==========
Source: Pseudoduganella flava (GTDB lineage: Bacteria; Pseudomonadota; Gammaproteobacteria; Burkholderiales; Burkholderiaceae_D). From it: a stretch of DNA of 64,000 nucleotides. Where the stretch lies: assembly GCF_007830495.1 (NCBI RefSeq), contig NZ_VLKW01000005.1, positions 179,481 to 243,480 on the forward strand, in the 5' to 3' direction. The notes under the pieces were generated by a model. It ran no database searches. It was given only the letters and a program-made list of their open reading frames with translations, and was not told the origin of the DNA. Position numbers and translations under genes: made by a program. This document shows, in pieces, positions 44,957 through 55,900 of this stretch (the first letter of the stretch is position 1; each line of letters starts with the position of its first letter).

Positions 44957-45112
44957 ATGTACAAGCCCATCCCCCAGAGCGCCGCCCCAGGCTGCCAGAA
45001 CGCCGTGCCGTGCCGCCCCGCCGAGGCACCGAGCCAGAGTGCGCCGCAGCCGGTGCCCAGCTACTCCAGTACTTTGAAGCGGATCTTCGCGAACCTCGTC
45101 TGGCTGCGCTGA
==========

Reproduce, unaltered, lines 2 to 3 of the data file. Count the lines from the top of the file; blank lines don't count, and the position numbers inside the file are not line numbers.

Positions 44957-45112
44957 ATGTACAAGCCCATCCCCCAGAGCGCCGCCCCAGGCTGCCAGAA